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Assisted-living center offers housing to students

The hallway of the Watkins Manor House, which is connected to the Senior Living at Watkins assisted-living center in Winona, Minnesota. (Peter Cox /Minnesota Public Radio via AP)

The hallway of the Watkins Manor House, which is connected to the Senior Living at Watkins assisted-living center in Winona, Minnesota. (Peter Cox /Minnesota Public Radio via AP)

By PETER COX
Minnesota Public Radio News

WINONA, Minn. (AP) — There’s a new housing option for students at Winona State University.

But it helps to be good with letters and numbers.

“B 11, B one one,” nursing student Ashley McGaw is calling the day’s bingo game in the basement meeting room at Senior Living at Watkins, an assisted-living center.

In her senior year, McGaw chose to take part in the student residence program at the facility, which is run by Winona Health.

It’s a new program that allows as many as 10 students to reside in the Watkins Manor for $400 a month. That fee pays for utilities, Wi-Fi, cable and three meals a day. There’s one catch: The students have to volunteer to work 10 hours a month in the assisted-living work, which is connected to the mansion, Minnesota Public Radio News reported.

If they volunteer 20 hours a month, rent goes down to $200 a month.

“It’s a steal,” said McGaw, who moved in this August.

McGaw works a summer job as a certified nursing assistant in Wisconsin. So, the arrangement is a perfect fit for her, she said.

“I always wish I could just sit down and hang out with residents and just talk and do life with them, instead of doing my job and trying to do life with them,” she said, talking about her summers working as a certified nursing assistant. “So, this is just like one of the coolest opportunities that just honestly fell into my lap and I’m so happy.”

She’s not the only one.

Ashley McGaw, a senior at Winona State University, talks to John Bernadot (left) during lunch at Senior Living at Watkins, an assisted-living center in Winona on Sept. 18, 2018. McGaw and five other students pay low rent to live in a mansion connected to the center in exchange for volunteering at the home 10 to 20 hours a month. (Peter Cox /Minnesota Public Radio via AP)

Ashley McGaw, a senior at Winona State University, talks to John Bernadot (left) during lunch at Senior Living at Watkins, an assisted-living center in Winona on Sept. 18, 2018. McGaw and five other students pay low rent to live in a mansion connected to the center in exchange for volunteering at the home 10 to 20 hours a month. (Peter Cox /Minnesota Public Radio via AP)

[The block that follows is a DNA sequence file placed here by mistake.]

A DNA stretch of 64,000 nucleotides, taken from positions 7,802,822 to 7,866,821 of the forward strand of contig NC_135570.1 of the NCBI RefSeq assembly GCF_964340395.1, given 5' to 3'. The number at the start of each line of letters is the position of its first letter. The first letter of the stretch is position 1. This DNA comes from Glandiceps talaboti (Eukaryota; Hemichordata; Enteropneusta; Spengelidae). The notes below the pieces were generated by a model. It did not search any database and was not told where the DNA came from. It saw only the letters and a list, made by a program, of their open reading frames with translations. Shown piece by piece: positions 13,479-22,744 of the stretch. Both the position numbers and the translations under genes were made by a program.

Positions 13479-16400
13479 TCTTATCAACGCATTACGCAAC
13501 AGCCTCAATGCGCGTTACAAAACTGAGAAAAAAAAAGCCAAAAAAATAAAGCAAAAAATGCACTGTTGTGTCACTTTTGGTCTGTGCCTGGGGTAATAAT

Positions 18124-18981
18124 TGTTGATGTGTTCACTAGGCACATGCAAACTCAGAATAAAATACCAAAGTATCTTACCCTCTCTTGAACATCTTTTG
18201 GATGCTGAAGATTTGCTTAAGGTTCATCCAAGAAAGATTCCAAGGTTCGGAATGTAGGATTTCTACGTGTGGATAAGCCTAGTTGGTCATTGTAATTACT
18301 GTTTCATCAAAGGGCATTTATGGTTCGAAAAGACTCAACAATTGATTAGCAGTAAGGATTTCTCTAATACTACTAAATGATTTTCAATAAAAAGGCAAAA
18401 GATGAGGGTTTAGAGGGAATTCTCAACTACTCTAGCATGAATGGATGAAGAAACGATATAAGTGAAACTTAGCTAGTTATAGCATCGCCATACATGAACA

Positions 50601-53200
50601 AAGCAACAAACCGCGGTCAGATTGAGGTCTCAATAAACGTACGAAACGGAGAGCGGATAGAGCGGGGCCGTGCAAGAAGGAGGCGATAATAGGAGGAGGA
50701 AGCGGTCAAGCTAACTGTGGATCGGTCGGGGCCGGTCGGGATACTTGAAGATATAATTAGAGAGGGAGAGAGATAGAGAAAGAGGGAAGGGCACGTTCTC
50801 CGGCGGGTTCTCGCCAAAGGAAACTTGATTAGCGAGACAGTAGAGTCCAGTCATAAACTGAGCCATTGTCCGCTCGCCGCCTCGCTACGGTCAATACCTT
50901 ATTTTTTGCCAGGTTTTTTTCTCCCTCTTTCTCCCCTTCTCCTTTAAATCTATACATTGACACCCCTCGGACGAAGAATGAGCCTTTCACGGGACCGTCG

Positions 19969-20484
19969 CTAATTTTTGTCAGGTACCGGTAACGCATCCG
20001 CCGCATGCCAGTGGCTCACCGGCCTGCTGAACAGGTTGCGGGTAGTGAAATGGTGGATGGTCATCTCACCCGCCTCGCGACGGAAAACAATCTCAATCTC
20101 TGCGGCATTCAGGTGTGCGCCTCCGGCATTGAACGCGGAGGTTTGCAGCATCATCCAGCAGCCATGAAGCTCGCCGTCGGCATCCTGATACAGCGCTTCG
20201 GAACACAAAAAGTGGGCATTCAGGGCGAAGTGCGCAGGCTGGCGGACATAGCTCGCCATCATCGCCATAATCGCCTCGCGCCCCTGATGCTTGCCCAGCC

“I think that’s wonderful, so they can be close to us and we can have an association with them,” said Alan Thompson, who has lived at the assisted-living center for two years. “They learn about us; we learn about them because I think most of us as elders do not know enough about what confronts the younger generation.”

There are 46 residents in the assisted-living wing of the building. A squat building connects the center to the mansion where the students live.

The mansion is filled with ornately carved woodwork, an early Steinway grand piano and large paintings in elaborate gold frames. The home, which was built in a Jacobethan — or English Renaissance Revival — style, was built between 1924 and 1927 for Paul Watkins, who ran the J.R. Watkins Company for several years.

The mansion was donated to the local Methodist church in the 1950s and became part of a senior-living center. For several years, older adults lived in the mansion. But, for a variety of reasons, the home shifted all those residents into the newer wing of the building.

Cheryl Krage, director of assisted living and hospice services at Winona Health, said the mansion isn’t built for wheelchairs or walkers.

“Regulations for the elevator have made it a little more challenging,” she said. “That’s where we had the opportunity to do something different.”

McGaw, the student, lives in a spacious third-floor room with high ceilings, a large window with painted glass inserts and a giant fireplace framed by tiles.

Nancy Neumann, a resident and former nurse, said the students help the residents enjoy getting older.

“We are like grandparents to the young people and they are like our grandchildren, which is a joy,” she said.

Copyright 2020 The Associated Press. All rights reserved. This material may not be published, broadcast, rewritten, or redistributed.

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